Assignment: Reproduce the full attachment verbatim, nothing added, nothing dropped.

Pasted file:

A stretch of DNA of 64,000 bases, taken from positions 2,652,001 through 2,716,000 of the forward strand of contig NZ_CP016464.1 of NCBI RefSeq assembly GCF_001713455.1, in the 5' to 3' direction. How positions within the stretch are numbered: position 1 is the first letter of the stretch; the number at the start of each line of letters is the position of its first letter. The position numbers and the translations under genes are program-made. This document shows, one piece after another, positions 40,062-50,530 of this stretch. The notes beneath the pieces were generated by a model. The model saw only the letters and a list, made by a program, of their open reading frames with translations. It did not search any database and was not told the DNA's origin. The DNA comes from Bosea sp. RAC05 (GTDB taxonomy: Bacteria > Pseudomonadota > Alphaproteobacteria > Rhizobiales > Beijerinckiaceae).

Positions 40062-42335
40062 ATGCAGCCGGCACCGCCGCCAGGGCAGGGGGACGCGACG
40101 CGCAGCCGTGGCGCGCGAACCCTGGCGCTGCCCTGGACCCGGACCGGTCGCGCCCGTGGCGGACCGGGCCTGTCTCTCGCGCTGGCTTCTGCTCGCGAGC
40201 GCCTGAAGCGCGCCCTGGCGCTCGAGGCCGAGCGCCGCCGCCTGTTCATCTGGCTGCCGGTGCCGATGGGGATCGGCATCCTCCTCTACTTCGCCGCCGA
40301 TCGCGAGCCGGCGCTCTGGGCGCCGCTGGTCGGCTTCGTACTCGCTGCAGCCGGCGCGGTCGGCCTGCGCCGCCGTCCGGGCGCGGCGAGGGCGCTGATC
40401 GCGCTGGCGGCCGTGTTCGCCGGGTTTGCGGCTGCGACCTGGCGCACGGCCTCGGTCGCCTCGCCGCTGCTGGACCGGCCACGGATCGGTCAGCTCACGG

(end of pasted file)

A stretch of DNA of 64,000 bases, taken from positions 2,652,001 through 2,716,000 of the forward strand of contig NZ_CP016464.1 of NCBI RefSeq assembly GCF_001713455.1, in the 5' to 3' direction. How positions within the stretch are numbered: position 1 is the first letter of the stretch; the number at the start of each line of letters is the position of its first letter. The position numbers and the translations under genes are program-made. This document shows, one piece after another, positions 40,062-50,530 of this stretch. The notes beneath the pieces were generated by a model. The model saw only the letters and a list, made by a program, of their open reading frames with translations. It did not search any database and was not told the DNA's origin. The DNA comes from Bosea sp. RAC05 (GTDB taxonomy: Bacteria > Pseudomonadota > Alphaproteobacteria > Rhizobiales > Beijerinckiaceae).

Positions 40062-42335
40062 ATGCAGCCGGCACCGCCGCCAGGGCAGGGGGACGCGACG
40101 CGCAGCCGTGGCGCGCGAACCCTGGCGCTGCCCTGGACCCGGACCGGTCGCGCCCGTGGCGGACCGGGCCTGTCTCTCGCGCTGGCTTCTGCTCGCGAGC
40201 GCCTGAAGCGCGCCCTGGCGCTCGAGGCCGAGCGCCGCCGCCTGTTCATCTGGCTGCCGGTGCCGATGGGGATCGGCATCCTCCTCTACTTCGCCGCCGA
40301 TCGCGAGCCGGCGCTCTGGGCGCCGCTGGTCGGCTTCGTACTCGCTGCAGCCGGCGCGGTCGGCCTGCGCCGCCGTCCGGGCGCGGCGAGGGCGCTGATC
40401 GCGCTGGCGGCCGTGTTCGCCGGGTTTGCGGCTGCGACCTGGCGCACGGCCTCGGTCGCCTCGCCGCTGCTGGACCGGCCACGGATCGGTCAGCTCACGG